Data Application and Derivation:

The geographic coordinates contained in this data set correspond to areas of thermal anomalies identified primarily in the fire sensitive mid-infrared spectral region data of the multispectral imager on board the GOES 8 and 12 satellites. Although the occurrences are in majority associated with vegetation fires, other surface features (e.g., warm bright soils) can also cause abnormal high responses in the mid-infrared channel and therefore produce a detection. The user must also be aware that, despite the 4x4km nominal spatial resolution of the product, vegetation fires will normally occupy only a small fraction of the pixel. Similarly, multiple fire lines may be also described by a single detection. Lastly, navigation drifts must be accounted for when analyzing multi-temporal detections.

Quality Assessment (Data Quality Attribute Accuracy Report):

Quality Assessment:

A thorough validation of this product was implemented by Schroeder et al. (in preparation). Commission errors were estimated to represent 3% of all detections. Omission errors vary as a function of fire size (graphs available in the referred publication).

Process Description:

Data Acquisition Materials and Methods:

This data set consists of GOES imager WildFire Automated Biomass Burning Algorithm (WFABBA) product processed at full spatial (4x4 km) and temporal (30 minutes) instrument resolution.

References:

Matson, M., and J. Dozier, 1981: Identification of subresolution high temperature sources using a thermal IR sensor. Photo. Engr. and Rem. Sens., 47, 1311-1318.



Prins, E.M. and W.P. Menzel, 1992: Geostationary satellite detection of biomass burning in South America. Int. J. of Remote Sensing, 13, 2783-2799.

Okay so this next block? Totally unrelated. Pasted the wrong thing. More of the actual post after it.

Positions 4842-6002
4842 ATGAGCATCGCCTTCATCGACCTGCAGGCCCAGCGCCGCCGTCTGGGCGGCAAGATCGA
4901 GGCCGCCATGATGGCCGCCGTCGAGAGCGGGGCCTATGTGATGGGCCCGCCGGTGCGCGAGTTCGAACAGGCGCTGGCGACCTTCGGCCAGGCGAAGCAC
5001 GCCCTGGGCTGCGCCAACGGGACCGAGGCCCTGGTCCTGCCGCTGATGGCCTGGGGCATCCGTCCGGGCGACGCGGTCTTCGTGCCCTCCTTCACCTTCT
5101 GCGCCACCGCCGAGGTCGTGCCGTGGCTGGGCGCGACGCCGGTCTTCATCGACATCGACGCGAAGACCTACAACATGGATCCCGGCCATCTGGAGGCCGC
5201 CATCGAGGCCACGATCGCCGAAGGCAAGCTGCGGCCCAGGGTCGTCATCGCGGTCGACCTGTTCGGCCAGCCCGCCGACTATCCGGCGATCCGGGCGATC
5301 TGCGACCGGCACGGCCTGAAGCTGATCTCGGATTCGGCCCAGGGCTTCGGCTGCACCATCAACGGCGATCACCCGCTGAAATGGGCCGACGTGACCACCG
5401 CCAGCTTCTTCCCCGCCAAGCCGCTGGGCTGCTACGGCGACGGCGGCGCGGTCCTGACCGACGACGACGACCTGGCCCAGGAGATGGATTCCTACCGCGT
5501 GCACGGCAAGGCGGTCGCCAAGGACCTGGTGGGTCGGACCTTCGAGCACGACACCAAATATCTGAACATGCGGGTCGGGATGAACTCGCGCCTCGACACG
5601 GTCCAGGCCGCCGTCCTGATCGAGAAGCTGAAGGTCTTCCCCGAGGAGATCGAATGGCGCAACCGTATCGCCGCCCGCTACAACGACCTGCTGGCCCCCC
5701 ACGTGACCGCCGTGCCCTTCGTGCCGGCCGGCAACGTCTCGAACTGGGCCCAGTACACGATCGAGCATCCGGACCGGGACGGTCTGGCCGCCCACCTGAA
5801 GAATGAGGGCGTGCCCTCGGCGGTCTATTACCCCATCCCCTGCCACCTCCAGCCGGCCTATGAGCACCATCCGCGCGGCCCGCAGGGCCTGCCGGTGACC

Prins, E.M. and W.P. Menzel, 1994: Trends in South American biomass burning detected with the GOES visible infrared spin scan radiometer atmospheric sounder from 1983 to 1991. Jour. Geo. Res., 99, D8, 16719-16735.



Prins, E.M. and J.M. Feltz, 1998: Characterizing spatial and temporal distributions of biomass burning using multi-spectral geostationary satellite data. Ninth Conference on Satellite Meteorology and Oceanography, Paris, France, May 25-29, 1998, pp. 94-97.



Prins, E.M., J.M. Feltz, W.P. Menzel, and D.E. Ward, 1998: An overview of GOES-8 diurnal fire and smoke results for SCAR-B and the 1995 fire season in South America. J. Geophys. Res., 103, D24, 31821-31836.





Prins, E.M., J.M. Feltz, and C. Schmidt, 2001: An overview of active fire detection and monitoring using meteorological satellites, Proceedings of the 11th Conference on Satellite Meteorology and Oceanography, Madison, WI, October 15-18, 2001, pp. 1-8.



Prins, E.M., J. Schmetz, L. Flynn, D. Hillger, and J.M. Feltz, 2001: Overview of current and future diurnal active fire monitoring using a suite of international geostationary satellites, In Global and Regional Wildfire Monitoring: Current Status and Future Plans, SPB Academic Publishing, The Hague, Netherlands, pp. 145-170.